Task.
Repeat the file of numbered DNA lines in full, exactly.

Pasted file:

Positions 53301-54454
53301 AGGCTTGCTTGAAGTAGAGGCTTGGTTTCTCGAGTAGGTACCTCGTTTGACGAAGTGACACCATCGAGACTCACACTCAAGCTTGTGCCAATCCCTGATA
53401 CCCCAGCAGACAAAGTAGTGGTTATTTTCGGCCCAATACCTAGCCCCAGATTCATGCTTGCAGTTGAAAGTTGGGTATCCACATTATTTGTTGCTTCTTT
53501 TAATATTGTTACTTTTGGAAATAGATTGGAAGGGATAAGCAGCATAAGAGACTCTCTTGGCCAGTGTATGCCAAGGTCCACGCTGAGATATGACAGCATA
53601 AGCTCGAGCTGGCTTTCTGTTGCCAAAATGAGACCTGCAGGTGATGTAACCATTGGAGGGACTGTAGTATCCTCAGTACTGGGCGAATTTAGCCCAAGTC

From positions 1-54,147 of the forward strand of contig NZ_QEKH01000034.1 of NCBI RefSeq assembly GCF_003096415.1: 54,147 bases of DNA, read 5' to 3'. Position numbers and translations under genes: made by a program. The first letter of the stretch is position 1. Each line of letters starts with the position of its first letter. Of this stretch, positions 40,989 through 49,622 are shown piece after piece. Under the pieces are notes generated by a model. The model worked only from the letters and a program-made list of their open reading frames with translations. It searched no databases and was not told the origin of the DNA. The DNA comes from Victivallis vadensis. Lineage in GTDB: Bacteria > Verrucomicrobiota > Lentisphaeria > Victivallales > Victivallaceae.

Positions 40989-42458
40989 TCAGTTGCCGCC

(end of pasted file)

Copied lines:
Positions 53301-54454
53301 AGGCTTGCTTGAAGTAGAGGCTTGGTTTCTCGAGTAGGTACCTCGTTTGACGAAGTGACACCATCGAGACTCACACTCAAGCTTGTGCCAATCCCTGATA
53401 CCCCAGCAGACAAAGTAGTGGTTATTTTCGGCCCAATACCTAGCCCCAGATTCATGCTTGCAGTTGAAAGTTGGGTATCCACATTATTTGTTGCTTCTTT
53501 TAATATTGTTACTTTTGGAAATAGATTGGAAGGGATAAGCAGCATAAGAGACTCTCTTGGCCAGTGTATGCCAAGGTCCACGCTGAGATATGACAGCATA
53601 AGCTCGAGCTGGCTTTCTGTTGCCAAAATGAGACCTGCAGGTGATGTAACCATTGGAGGGACTGTAGTATCCTCAGTACTGGGCGAATTTAGCCCAAGTC

From positions 1-54,147 of the forward strand of contig NZ_QEKH01000034.1 of NCBI RefSeq assembly GCF_003096415.1: 54,147 bases of DNA, read 5' to 3'. Position numbers and translations under genes: made by a program. The first letter of the stretch is position 1. Each line of letters starts with the position of its first letter. Of this stretch, positions 40,989 through 49,622 are shown piece after piece. Under the pieces are notes generated by a model. The model worked only from the letters and a program-made list of their open reading frames with translations. It searched no databases and was not told the origin of the DNA. The DNA comes from Victivallis vadensis. Lineage in GTDB: Bacteria > Verrucomicrobiota > Lentisphaeria > Victivallales > Victivallaceae.

Positions 40989-42458
40989 TCAGTTGCCGCC